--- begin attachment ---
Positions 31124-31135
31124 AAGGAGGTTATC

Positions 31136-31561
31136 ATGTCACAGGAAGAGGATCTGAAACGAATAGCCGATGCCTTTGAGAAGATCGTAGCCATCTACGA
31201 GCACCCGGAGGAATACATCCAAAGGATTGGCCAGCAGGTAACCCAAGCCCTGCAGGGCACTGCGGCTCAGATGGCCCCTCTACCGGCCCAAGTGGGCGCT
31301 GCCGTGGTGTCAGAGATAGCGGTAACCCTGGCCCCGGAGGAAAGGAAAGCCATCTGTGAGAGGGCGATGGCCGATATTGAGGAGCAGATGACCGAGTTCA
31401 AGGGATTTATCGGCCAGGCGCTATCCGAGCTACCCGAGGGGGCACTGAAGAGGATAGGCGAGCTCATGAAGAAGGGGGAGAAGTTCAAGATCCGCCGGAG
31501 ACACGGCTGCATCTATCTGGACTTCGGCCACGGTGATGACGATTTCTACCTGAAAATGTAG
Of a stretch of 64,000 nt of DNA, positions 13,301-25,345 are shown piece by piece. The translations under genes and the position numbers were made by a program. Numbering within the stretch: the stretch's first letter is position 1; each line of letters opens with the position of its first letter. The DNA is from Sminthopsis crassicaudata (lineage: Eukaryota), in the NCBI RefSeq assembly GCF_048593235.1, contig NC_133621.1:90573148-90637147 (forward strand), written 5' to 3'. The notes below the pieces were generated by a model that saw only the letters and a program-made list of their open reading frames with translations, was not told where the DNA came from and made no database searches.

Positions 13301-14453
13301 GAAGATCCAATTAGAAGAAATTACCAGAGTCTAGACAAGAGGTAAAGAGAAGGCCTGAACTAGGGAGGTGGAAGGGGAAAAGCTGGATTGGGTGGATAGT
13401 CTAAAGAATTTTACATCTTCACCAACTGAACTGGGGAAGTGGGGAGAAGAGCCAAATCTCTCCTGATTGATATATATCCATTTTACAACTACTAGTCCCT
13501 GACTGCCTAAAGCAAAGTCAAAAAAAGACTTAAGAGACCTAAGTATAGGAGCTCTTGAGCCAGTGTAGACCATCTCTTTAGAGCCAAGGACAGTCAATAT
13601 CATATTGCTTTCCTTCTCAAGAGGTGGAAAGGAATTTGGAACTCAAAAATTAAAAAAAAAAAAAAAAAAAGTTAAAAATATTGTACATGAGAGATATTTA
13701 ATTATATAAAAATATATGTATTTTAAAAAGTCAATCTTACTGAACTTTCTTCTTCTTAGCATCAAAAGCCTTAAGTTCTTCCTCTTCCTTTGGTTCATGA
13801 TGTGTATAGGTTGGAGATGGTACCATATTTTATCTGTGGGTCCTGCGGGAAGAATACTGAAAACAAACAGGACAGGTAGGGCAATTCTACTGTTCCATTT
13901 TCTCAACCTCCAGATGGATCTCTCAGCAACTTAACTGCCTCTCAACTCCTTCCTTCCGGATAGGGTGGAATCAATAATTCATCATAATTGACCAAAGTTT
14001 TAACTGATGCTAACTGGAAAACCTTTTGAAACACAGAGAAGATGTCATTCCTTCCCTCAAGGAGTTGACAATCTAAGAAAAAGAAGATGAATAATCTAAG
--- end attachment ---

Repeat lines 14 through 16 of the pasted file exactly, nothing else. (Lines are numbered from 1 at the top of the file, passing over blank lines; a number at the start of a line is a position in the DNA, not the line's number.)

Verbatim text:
13601 CATATTGCTTTCCTTCTCAAGAGGTGGAAAGGAATTTGGAACTCAAAAATTAAAAAAAAAAAAAAAAAAAGTTAAAAATATTGTACATGAGAGATATTTA
13701 ATTATATAAAAATATATGTATTTTAAAAAGTCAATCTTACTGAACTTTCTTCTTCTTAGCATCAAAAGCCTTAAGTTCTTCCTCTTCCTTTGGTTCATGA
13801 TGTGTATAGGTTGGAGATGGTACCATATTTTATCTGTGGGTCCTGCGGGAAGAATACTGAAAACAAACAGGACAGGTAGGGCAATTCTACTGTTCCATTT